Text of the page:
The Broad Highway
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The Broad Highway

3.95 of 5 stars 3.95  ·  rating details  ·  64 ratings  ·  10 reviews
Again Mr. Grainger laid down the will, and again he regarded me over the rim of his spectacles. "Good God!" cried Sir Richard, leaping to his feet, "the man must have been mad. Ten guineas -- why, it's an insult -- damme! -- it's an insult -- you'll never take it of course, Peter." -- "On the contrary, sir," said I. -- "But -- ten guineas!" bellowed the baronet; "on my sou...more
Hardcover, 412 pages
Published August 1st 2004 by Wildside Press (first published 1910)
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Mar 04, 2014 Tweety rated it 5 of 5 stars  ·  review of another edition
Recommends it for: Everyone who enjoys a country regency romance/adventure
, 4 1/2 I took half a star off because it stars too slowly, Winds of Fortune has a faster, livelier beginning.

(*Sigh*) It was so good…

Peter Vibart is his uncle's favorite nephew and as such, it has always been expected that he would inherit the lands, fortune and title of his uncle. But, his shocking Will says otherwise. Peter will only inherit if he marries Lady Sophia, the toast of the ton. All he will be giving to aid him is ten measly guineas.

His cousin, Maurice Vibart has the same option...more
1.5* Out of sheer disappointment. Everything was good, great, in fact - a great start, I'd say. There was more than enough groundwork for a satisfying story, one where the reader knows exactly what has to happen, but no clue how, and bad things happen to our hero but he's plucky...
And then the girl shows up.

Wet blanket. And the story died - sadly, about 20 chapters before the end of the book.

Howsomever - on a positive note: this was a Librivox recording, and some of the readers were excellent -...more
Nicholas Whyte

This was the best-selling novel of 1911, a romantic tale set in about 1811 where you know what is going to happen from the very first page, when Peter Vibart is promised a vast legacy if he will marry Sophia Sefton, but declares he would rather not. He flees metropolitan life to the village of Sissinghurst in Kent, where he encounters many good-hearted comic yokels and falls in love with a mysterious woman who comes to live with him in his cottage. She has...more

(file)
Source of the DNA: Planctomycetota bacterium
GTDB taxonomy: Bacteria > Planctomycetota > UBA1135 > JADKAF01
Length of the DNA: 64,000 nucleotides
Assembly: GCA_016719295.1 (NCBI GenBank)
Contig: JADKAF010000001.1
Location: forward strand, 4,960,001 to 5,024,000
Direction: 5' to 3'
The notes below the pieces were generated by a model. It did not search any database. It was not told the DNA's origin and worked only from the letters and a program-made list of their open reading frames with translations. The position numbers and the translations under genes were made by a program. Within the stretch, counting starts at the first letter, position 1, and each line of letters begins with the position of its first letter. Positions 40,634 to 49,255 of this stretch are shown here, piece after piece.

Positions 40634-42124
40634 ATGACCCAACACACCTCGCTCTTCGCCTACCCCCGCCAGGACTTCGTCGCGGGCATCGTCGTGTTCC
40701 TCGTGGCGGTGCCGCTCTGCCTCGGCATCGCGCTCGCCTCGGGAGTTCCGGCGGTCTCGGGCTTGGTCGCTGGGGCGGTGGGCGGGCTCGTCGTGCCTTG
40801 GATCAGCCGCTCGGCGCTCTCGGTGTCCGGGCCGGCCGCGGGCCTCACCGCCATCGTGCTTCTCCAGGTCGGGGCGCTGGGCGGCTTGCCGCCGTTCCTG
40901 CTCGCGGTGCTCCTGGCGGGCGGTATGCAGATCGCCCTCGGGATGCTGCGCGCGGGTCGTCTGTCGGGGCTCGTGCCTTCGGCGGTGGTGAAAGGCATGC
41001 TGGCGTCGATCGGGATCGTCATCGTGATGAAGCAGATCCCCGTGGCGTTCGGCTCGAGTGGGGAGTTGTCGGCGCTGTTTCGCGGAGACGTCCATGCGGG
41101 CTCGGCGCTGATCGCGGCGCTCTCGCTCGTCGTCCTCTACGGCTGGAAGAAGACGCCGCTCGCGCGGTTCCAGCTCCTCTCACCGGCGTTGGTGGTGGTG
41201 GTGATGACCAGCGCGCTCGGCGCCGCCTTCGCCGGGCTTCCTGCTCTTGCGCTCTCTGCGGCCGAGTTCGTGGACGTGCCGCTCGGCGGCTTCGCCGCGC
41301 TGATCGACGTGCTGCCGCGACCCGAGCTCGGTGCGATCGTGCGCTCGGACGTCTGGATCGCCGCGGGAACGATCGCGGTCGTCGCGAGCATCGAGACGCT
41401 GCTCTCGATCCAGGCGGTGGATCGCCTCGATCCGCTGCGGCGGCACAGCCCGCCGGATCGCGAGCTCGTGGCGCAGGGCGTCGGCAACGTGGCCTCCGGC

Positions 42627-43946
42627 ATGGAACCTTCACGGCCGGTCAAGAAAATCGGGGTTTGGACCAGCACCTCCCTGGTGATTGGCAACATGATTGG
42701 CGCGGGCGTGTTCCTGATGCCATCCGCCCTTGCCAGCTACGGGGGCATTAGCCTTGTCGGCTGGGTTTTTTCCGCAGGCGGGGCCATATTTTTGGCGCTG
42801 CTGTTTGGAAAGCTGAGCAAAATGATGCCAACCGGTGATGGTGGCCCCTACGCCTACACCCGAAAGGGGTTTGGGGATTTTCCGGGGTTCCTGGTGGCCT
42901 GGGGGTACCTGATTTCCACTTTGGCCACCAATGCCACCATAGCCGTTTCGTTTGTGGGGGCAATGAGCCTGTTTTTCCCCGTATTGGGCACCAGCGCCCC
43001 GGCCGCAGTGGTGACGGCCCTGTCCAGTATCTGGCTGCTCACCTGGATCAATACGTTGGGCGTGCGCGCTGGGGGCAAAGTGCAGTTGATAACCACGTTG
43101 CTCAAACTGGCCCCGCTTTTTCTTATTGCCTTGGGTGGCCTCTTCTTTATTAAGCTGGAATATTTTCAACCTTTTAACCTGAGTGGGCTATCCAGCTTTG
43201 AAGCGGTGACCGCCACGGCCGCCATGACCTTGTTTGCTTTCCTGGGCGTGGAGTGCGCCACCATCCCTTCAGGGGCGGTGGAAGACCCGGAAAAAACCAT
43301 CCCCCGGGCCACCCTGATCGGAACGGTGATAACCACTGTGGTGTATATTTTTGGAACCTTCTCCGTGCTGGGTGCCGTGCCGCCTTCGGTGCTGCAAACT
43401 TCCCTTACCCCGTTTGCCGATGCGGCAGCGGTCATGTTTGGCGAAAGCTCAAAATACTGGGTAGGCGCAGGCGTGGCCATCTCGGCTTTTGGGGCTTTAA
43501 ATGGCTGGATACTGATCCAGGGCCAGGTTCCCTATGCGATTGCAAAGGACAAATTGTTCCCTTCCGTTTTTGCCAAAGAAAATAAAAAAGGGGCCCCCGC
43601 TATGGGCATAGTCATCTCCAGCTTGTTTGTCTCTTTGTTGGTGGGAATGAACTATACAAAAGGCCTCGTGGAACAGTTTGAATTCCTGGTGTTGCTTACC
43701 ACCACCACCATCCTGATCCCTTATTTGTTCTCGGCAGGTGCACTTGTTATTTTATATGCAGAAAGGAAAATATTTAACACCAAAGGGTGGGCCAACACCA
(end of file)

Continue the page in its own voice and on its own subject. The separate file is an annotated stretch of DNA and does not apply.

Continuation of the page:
This was my grandparents' favourite book. They were born right at the very beginning of the twentieth century, and they felt that Jeffery Farnol's books described their world exactly as it was when they were growing up. This was the absolute favourite, and with their reminiscences I came to realise what a valuable historical source his books were. The mood and the characters of rural England at that time are what I remember of this book. I don't think it had a very strong plot. Well worth readin...more
I made it through 20%, but gave up. The pace is too slow and the language too "quaint". I think Farnol was trying to capture an earlier time, with his "young man sets out to see the world" story. Every chapter was a little vignette, and at some point I know the parts will make a whole, but it's just too jumbled for me.
Still my favorite and probably always will be. Just a good-hearted book and wonderful characters; from the Ancient, to Black George, to sweet Prudence, mercurial Charmain, and Peter Vibart. If you want to try out Farnol's works, The Broad Highway is a great one to start and one of the great swashbucklers.
Sarah Sammis
I read the 1923 edition which I borrowed from UCLA. I remember liking it. And I remember it being vaguely related to my research at the time (the American highway as language) but I don't remember the details of the plot.
I read this book every summer from when I was 14 (?) to 20 or so. Silliest book. I loved it. Mistaken identity, romance, peril,adventure.
I loved this book! It is beautiful and funny, and it reminds me of my Grandpa Untersinger and my dad, who love this era dearly.
The broad highway by Jeffery Farnol (1911)
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From Wikipedia
John Jeffery Farnol was born in Aston, Birmingham, England, UK, son of Kate Jeffery and Henry John Farnol, a factory-employed brass-founded. The marriage were to have three more children, two boys and a girl. He brought up in London and Kent. He attended the Westminster Art School, after he had lost his job in a Birmingham metal-working firm. In 1900, he married Blanche Wilhelmina Vi...more
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“As I sat of an early summer morning in the shade of a tree, eating fried bacon with a tinker, the thought came to me that I might some day write a book of my own: a book that should treat of the roads and by-roads, of trees, and wind in lonely places, of rapid brooks and lazy streams, of the glory of dawn, the glow of evening, and the purple solitude of night; a book of wayside inns and sequestered taverns; a book of country things and ways and people. And the thought pleased me much.” 1 likes
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